The World's Tallest Tree Is Hiding Somewhere In California
Woah, this is one very tall tree. Nine years ago, it was the tallest known plant in the world. (See if you can spot the three people, blue shirted, hanging at different points on the trunk).
It's 369 feet high. That's about twice the size of the Statue of Liberty (minus the foundation). I like this tree. The people who discovered it have never revealed its true location, which is somewhere in Humboldt Redwoods State Park. And though it's got a nickname, "Stratosphere Giant," it is no longer the giant. It's been trumped.
After its short four-year reign as World's Tallest, two hikers, Chris Atkins and Michael Taylor, were deep in another section of another park, Redwood National Park (purchased in 1978 during the Carter administration) when they came across a new stand of trees, taller than anyone had ever seen before. The tallest of the tall is 379 feet 4 inches, 10 feet taller than the Giant. It's now called "Hyperion."
We have the precise measurements because after Chris and Michael announced their discovery, a team of scientists, led by Humboldt State University ecologist Steve Sillett, climbed to the top of the tree and dropped a tape down to the ground. Some things are still that simple. Steve's colleague, Jim Spickler (check out his biceps! scary), repeated the climb and brought a camera, so we can go with him. This video, which comes with dramatic music in all the right places, is, to use a much overused word, but I'll use it anyway..."awesome":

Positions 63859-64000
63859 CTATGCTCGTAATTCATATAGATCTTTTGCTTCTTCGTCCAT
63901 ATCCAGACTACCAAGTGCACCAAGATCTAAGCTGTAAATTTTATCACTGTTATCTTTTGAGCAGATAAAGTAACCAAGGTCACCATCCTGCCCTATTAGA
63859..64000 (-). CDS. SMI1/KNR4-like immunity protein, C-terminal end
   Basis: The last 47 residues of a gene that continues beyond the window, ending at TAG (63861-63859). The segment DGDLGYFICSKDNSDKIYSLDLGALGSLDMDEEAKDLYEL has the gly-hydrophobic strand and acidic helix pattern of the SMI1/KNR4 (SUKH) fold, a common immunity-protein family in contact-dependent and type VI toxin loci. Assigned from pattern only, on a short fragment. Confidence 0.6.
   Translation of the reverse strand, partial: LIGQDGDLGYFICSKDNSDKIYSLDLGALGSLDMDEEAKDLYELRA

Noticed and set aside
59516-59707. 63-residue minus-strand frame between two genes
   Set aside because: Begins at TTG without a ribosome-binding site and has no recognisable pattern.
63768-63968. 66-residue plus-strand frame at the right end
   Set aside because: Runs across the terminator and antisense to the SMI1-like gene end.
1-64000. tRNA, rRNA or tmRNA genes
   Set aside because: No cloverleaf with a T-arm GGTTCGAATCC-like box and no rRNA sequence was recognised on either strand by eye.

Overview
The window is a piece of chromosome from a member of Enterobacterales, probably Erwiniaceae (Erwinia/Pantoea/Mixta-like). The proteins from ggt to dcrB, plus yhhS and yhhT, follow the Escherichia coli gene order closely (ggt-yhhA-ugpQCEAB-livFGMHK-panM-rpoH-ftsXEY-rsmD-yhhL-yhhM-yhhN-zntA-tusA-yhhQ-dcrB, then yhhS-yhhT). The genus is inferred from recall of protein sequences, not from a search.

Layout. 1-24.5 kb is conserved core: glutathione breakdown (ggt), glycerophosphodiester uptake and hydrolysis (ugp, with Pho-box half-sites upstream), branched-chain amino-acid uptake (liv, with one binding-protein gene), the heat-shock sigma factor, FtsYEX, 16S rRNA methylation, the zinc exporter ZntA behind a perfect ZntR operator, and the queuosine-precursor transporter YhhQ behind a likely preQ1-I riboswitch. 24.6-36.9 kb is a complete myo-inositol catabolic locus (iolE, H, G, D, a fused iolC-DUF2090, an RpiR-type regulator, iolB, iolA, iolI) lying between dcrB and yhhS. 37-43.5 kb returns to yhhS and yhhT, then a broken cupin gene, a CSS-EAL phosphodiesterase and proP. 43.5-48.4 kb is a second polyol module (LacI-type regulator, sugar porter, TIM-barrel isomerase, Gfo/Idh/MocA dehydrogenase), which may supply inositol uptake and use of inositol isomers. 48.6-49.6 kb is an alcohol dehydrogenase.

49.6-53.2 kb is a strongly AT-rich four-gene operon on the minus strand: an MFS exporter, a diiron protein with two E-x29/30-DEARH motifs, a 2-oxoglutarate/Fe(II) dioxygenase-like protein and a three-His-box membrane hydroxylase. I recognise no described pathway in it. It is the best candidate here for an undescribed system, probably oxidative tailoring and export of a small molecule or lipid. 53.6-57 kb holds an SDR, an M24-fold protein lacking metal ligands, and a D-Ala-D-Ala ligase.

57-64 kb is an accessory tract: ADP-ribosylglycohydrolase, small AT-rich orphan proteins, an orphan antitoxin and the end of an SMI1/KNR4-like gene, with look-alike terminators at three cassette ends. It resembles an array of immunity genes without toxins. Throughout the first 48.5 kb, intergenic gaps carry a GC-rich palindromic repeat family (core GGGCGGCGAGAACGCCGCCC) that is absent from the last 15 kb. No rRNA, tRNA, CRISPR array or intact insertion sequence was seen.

Once again, no one is telling where the new champ is located. People will want to see it, photograph it, climb it, carve little souvenirs out of it. Trees, says Steve Sillett, are not like people. They "cannot run away from paparazzi." He asked us not to even mention the nickname, "Hyperion," but I figure the nickname gives away nothing. Anyway, the Who's Biggest title keeps changing.
For example, if you like wood, Hyperion is not the biggest tree in the world. By volume, there are bigger hunks of living wood in the California forest. A REALLY big one, by volume, is this guy ...
According to Nalini Nadkarni, a professor at Evergreen State College, there is so much wood in this tree, called Del Norte Titan (discovered by the same Steve Sillett who climbed Hyperion), "its mass is equivalent to 15 adult blue whales, the largest animal on earth. Each year, this tree produces enough new wood to make a 90-foot-tall tree with a trunk 12 inches in diameter. If all of Del Norte Titan were cut into boards one foot wide, 12 feet long and one inch thick, the line of planks laid end to end would stretch over a hundred miles and could build 120 average-sized houses."
But nobody's going to be chopping up Del Norte Titan. Donald Trump can drool all he likes, but these 15 blue whales' worth of lumber will stay vertical somewhere in Jedediah Smith Redwoods State Park in California, breathing like trees do, pulling CO2 out of the air and giving us back oxygen.
That's the real gift of trees. Yes, we live under roofs made of wood, surround ourselves with woody things, but — basically, what we breathe out, they breathe in.
As the poet Bill Yake writes:
Trees are our lungs turned inside out
& inhale our visible chilled breath.
Our lungs are trees turned inside out
& inhale their clear exhalations.
Some things are still that simple.
The photo collage of the Stratosphere Giant was created by photographer James Balog; Nalini Nadkarni's book on trees is "Between Earth and Sky: Our Intimate Connections to Trees (University of California Press, 2008); Bill Yake's poem is called "Inside Out."